Serving Children from Norwalk and Stamford

People are Talking About

New Evidence Supports Horizons Model

A new study from the RAND Corporation identifies two predictors for student success in voluntary summer programs: attendance and retention. Simply stated: students with a high attendance rate, and who participate for multiple summers, benefit the most from programs in mathematics and language arts achievement.

Commissioned by The Wallace Foundation, the RAND study sought to find out whether and how voluntary summer programs can help low-income urban students succeed in school. It turns out attendance plays a big role: high attenders in the first summer of the study gained a significant and substantial benefit in mathematics; high attenders in the second summer had better outcomes in both math and language arts. 

These findings confirm what we’ve always known at Horizons. Our programs help students from low-income families succeed, and we’ve long stressed the importance of attendance and retention. This summer, our Horizons network-wide attendance rate was 94% – a commitment by our students and families that carries over to the regular school year. As for retention, 87% of our students return year after year.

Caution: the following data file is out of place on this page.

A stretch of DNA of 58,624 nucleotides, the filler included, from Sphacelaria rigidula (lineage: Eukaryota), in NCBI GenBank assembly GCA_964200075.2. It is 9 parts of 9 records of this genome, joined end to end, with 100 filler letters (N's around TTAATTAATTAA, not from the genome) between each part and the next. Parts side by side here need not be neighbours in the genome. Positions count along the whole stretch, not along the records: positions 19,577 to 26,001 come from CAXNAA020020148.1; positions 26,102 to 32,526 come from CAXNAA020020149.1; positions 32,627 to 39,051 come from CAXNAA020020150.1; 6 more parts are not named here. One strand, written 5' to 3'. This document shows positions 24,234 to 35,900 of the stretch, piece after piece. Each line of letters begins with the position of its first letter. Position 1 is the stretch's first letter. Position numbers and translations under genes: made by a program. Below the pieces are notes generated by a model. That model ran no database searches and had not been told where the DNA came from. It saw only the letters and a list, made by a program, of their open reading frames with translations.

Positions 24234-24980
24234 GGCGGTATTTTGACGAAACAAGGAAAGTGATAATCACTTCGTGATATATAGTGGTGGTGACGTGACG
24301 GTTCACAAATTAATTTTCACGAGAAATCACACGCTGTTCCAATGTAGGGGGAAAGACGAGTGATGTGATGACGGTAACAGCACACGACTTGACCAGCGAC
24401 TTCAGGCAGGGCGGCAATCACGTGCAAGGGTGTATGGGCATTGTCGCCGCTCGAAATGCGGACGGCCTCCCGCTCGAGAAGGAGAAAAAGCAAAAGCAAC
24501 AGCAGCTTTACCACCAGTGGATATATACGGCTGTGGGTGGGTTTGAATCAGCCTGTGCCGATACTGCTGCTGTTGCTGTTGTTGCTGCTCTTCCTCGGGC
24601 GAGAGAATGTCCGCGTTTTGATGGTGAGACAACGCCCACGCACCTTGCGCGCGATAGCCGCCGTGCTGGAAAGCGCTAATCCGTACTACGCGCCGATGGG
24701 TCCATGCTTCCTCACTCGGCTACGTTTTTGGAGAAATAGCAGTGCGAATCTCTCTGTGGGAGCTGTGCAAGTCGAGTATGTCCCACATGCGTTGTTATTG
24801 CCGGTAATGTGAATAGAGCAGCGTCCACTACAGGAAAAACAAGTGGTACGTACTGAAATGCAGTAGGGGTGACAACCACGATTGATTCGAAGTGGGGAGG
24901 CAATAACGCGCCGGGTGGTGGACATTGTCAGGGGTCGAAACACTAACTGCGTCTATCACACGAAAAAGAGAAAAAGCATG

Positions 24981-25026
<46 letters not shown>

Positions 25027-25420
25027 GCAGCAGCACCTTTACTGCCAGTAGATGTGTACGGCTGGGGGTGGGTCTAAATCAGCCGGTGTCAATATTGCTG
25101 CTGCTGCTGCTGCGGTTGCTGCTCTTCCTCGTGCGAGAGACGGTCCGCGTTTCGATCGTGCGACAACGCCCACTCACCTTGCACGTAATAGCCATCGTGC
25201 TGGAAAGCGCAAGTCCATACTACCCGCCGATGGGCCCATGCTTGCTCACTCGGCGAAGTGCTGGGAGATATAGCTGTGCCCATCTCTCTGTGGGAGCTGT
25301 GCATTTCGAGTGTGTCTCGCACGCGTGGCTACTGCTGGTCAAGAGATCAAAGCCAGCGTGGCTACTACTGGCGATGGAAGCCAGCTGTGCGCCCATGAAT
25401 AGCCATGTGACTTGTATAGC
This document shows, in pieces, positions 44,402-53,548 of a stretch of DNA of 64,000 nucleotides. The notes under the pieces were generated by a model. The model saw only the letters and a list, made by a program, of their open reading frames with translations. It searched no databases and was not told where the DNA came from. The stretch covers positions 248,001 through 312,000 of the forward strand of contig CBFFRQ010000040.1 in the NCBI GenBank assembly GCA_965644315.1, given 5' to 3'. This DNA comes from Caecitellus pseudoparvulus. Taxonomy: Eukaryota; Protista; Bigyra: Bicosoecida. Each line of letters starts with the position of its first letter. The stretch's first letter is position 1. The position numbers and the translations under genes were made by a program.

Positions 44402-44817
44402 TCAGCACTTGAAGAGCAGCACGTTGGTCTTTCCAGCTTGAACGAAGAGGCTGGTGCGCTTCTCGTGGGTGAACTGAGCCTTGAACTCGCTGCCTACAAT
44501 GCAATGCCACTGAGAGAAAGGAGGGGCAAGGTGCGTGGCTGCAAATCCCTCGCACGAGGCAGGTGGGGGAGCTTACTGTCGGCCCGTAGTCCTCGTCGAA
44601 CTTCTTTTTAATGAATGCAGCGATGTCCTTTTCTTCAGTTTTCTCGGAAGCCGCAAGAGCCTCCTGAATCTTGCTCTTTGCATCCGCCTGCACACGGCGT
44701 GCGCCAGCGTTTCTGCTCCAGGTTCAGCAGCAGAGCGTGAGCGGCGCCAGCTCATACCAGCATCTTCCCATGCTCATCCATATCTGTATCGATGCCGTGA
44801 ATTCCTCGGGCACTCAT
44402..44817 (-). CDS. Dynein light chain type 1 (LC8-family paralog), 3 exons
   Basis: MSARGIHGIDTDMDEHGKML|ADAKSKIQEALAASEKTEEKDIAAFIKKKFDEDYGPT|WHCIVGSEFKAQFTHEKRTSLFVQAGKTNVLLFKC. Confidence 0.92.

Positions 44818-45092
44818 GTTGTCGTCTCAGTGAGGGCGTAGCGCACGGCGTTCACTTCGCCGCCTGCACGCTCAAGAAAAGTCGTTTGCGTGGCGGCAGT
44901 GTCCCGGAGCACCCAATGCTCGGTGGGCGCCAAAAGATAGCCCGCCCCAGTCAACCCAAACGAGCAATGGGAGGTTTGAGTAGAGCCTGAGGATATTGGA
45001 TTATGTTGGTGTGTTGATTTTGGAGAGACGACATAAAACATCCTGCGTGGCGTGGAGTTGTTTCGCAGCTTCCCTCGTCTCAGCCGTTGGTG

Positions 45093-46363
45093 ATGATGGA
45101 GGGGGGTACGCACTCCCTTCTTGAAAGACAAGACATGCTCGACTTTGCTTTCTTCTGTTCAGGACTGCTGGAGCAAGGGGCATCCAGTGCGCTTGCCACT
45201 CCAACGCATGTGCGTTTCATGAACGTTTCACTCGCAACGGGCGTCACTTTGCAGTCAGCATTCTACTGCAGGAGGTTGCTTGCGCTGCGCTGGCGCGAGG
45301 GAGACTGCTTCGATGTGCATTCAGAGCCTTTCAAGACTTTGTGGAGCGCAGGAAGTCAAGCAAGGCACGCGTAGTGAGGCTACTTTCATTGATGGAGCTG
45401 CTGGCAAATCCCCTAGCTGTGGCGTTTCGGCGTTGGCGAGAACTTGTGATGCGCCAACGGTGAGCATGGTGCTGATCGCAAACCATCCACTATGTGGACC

With students attending at a high rate, and staying with Horizons 6 years on average, the new study confirms just a few of the reasons Horizons is a long-term commitment that works. 

Washington Post article
Wallace Foundation report



"There is No Better Investment"



As part of our year-round, out-of-school-time approach to teaching, Horizons believes in the value of summer education, especially for low-income children. We’ve seen first-hand how a high-quality summer program can engage at-risk students with their own learning – from reading to STEM to arts to swimming.

And we’re not alone. This week, CNBC interviewed Margaret McKenna, chair of the National Summer Learning Association (and former Walmart Foundation president), along with Jim Quinn, NSLA vice chair (and retired Tiffany & Co. president) about the importance of summer learning.

Noting that the “summer slide” affects low-income students more profoundly, accounting for some 50% of the achievement gap by the time students reach 9th grade, McKenna sees summer learning as a very effective solution. In fact, she observes, “to invest in summer learning is the best return on investment.”

Her NSLA colleague Quinn agrees. He believes attributes like talent, drive, and ambition are distributed equally in society – but opportunity is not. That’s where summer education (not “summer school”) comes in. Echoing McKenna, Quinn says, “There is no better investment in education, dollar for dollar, than investment in summer learning.”

In over 50 years of successful Horizons programs, we’ve seen, through the students, families, and communities we serve, that summer learning improves how students feel about learning, about their future, and about themselves. One compelling measurement of the positive return on this investment in the future: 99% of Horizons high school students graduate from high school on time, and 91% go on to college or other post-secondary education.

See the story:
CNBC Summer Learning interview